In the end, perhaps learning to pray may be a lot like learning to ride a bike….you can learn all the theory but it is not until you get on the bike and put it into practice that all the theory makes sense (and that may involve trial and error and training wheels)….although once riding, we usually forget about all the theory and enjoy the moment.

    I hope these thoughts may assist.

  4. Kathy D. says:

    Nice comments. Good thing there is the blog to watch on, rewind is a wonderful thing! So jam packed with good information, and timely for me, as well, Bonnie.

    What stood out in particular was the “we have authority in prayer” when we are praying according to making our kingdom His kingdom, which tells me I need to understand what His kingdom on earth should look like in order to pray intelligently. I need to understand the dynamics of the situation in which I am praying for as well. I think of the animal kingdom, the worldly view of animals (which has been the churches view in large part as well) and all that we *use* them for. “The earth is the Lord’s, and all it contains.” Psm 24:1

    I’m reading “God at War.” Will follow this with “Satan and the Problem of Evil.” The theology I’ve found at WHC is priceless, thank you; and I will be praying for Woodland Hills, the individual ministries, all the staff, and the body.


  5. Kathy D. says:

    I would like to add – about animals – their world is a holocaust for the most part, except for a few of those we call *pets.* May we pray that their world would look more like His Kingdom than the kingdom of darkness’ world. Amen.

  6. M85 says:

    I love this teaching on prayer.

  7. Dave Pritchard says:


    Whether we like it or not, “Doubt” seems to be an unfortunate part of our mindset that we carry into our ‘covenant relationship’ with God. Verses like James 1:5-8, Matthew 21:21 and Proverbs 3:5-8 attest to this inauspicious fact of our fallen nature. I know I’ve struggled with those burning questions in my prayer life and have often heard it called the – “PDC effect” – The Perceived Discrepancy of Consistency. Sometimes there doesn’t appear to be any rhyme or reason for the way things turn out as they do, but I’ve always found that in retrospect, after a long period time, that my narrow wedge of finite perception, was such a limited and puerile understanding of God’s infinitely bigger pie of reality.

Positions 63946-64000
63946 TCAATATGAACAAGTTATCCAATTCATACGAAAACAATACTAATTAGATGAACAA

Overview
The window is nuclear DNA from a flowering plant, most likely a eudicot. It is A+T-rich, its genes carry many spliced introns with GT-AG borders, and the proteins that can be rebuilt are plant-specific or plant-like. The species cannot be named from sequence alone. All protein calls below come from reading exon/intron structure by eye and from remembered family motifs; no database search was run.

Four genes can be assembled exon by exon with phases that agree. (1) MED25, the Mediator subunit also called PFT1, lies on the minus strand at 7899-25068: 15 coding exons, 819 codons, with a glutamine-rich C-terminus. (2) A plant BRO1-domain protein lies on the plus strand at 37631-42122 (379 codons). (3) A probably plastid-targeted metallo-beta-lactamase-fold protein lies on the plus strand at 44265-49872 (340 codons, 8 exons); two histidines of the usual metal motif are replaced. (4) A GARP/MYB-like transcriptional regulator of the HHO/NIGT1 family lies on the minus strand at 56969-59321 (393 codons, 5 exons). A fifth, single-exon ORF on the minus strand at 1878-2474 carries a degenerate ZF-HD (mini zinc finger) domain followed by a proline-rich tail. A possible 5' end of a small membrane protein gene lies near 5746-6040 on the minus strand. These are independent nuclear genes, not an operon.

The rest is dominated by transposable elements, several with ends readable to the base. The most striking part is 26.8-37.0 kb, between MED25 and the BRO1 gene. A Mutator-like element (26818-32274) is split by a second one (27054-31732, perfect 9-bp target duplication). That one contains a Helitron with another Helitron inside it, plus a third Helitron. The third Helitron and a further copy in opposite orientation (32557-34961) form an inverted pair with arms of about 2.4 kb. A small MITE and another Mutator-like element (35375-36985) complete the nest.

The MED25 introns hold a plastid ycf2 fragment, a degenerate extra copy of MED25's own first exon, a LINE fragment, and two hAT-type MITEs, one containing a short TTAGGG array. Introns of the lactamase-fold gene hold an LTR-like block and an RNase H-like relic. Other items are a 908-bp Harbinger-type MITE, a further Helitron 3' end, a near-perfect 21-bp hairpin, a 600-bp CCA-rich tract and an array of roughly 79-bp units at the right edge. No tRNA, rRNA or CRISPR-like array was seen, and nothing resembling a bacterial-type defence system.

Sometimes the answer from God is emphatically “No” and we simply refuse to accept it. I think that in Western culture we live within a “cause and effect” paradigm where we try to calculate everything out evenly in our heads in order to determine what we think is fair, what’s right and what’s ultimately most important. One is reminded of Paul wanting that “thorn in the flesh” removed and him praying three times arduously to have it taken away, but God desired to possibly keep him humble and dependent upon his Grace. Whether it was a either a physical aliment, besetting sin or an evil spirit sent to irritate him, Paul was essentially told – “My grace suffices for you, for power is perfected in weakness”.

    So when life crushes us and it appears that our prayers have gone unanswered, that’s when we should cling even more tenaciously to the rock of faith and drink from the fountain of Grace that he has provided for us!

  8. Michelle says:

    Thank you Greg. I’ve never understood why we were taught to do a scripted prayer rather than our genuine prayer. Otherwise what’s the point?